Improving efficiency is always a priority for business owners. However, that's not an easy goal to reach. Paperwork seems to be unending, which means you or your employees are continually shuffling papers just to stay afloat and paperwork eats into your productivity. If your business isn't as efficient as it should be, consider using these eight tips to reduce paperwork.
When computers were first introduced, the promise was that they'd reduce the paperwork businesses faced. That's proven to be untrue, as the piles of paper continue to build up in businesses everywhere. To improve productivity, take a close look at which types of paperwork actually contribute to productivity. Eliminate any that are repetitive or never needed again. It also pays to work with a business advisory firm to spot issues.
Many companies start projects by establishing committees, too many review processes, and excessive processes. Those items require time, money, and personnel. Efficiency experts frequently recommend keeping teams small and allowing employees to take larger roles in projects.
This isn't a new concept, but far too few companies are taking it seriously. Rather than requiring managerial approval for every decision, let key personnel make day-to-day decisions. That will require major adjustments in many organizations, but the results generally prove to be worth the effort.
It may be important to establish basic company policy, but the majority of policy manuals take things too far. As most efficiency experts will attest, there is no direct relationship between the size of a policy manual and a company's success. A few overarching policies generally work better than countless detailed requirements.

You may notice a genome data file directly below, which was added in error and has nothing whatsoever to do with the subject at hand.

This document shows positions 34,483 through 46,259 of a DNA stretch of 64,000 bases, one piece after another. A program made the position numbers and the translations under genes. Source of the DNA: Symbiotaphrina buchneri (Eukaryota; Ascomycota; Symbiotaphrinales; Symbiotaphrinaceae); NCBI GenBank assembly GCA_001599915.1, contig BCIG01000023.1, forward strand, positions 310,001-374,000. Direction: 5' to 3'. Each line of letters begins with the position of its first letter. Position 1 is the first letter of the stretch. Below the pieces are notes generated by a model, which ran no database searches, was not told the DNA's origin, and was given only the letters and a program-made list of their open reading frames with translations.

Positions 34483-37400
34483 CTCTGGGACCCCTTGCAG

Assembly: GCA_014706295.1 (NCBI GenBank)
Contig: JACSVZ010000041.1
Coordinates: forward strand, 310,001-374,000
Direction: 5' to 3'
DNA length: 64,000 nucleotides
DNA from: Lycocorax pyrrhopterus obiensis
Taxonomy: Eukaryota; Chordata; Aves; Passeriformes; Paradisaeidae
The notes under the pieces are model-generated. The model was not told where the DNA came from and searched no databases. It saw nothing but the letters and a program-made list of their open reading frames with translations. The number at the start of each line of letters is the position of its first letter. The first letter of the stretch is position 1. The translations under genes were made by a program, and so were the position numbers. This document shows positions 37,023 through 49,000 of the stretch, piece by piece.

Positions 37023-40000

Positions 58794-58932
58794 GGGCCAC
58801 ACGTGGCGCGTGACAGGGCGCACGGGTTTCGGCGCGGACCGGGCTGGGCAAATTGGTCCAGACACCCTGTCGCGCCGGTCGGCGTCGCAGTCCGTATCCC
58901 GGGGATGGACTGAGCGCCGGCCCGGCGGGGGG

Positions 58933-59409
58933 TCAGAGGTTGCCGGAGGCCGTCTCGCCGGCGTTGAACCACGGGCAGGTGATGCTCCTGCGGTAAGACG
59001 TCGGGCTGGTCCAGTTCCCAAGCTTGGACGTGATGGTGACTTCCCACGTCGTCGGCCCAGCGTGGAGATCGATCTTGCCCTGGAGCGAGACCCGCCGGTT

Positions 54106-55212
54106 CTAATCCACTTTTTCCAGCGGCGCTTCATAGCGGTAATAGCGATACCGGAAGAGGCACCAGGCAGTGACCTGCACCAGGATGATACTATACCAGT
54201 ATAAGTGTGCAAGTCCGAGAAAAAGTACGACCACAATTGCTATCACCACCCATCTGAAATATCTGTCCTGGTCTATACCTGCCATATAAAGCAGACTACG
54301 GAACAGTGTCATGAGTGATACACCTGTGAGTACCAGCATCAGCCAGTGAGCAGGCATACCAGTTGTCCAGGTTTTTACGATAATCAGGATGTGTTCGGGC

Meetings have a purpose and place, but most companies seem to schedule meetings even when they're not necessary. That regular Tuesday morning meeting shouldn't be held unless there are specific issues requiring discussion. In most cases, a memo or email will resolve issues without staff members being pulled away from their duties.
When initiating a project, set the deadline as short as possible. Most people will step up to the plate and perform more efficiently if they know a project must be completed soon. Of course, that doesn't mean setting those deadlines unreasonably short is acceptable. It's easy to extend a deadline if it's necessary to do so, but it's not simple to come up with a new, shorter deadline when teams have already done extensive planning.
In many instances, companies are organized in ways that isolate one department from another. That doesn't encourage teamwork between those departments. Encourage all employees to view other departments as customers that need to be satisfied. That's not always easy, but interdepartmental barriers must come down if a company is to improve its efficiency.
Many companies have bloated hierarchies. While it's never easy to do so, cutting out unproductive and unnecessary staff members is an absolute must. Reducing the number of layers between upper-level management and front-line workers speeds communications and makes decision-making processes simpler.
Improving a company's efficiency has never been more important. I think you would agree that it's clear paperwork eats into your productivity for your business. That means now is the time to explore new ways to structure an organization to enhance productivity and boost overall performance at all levels.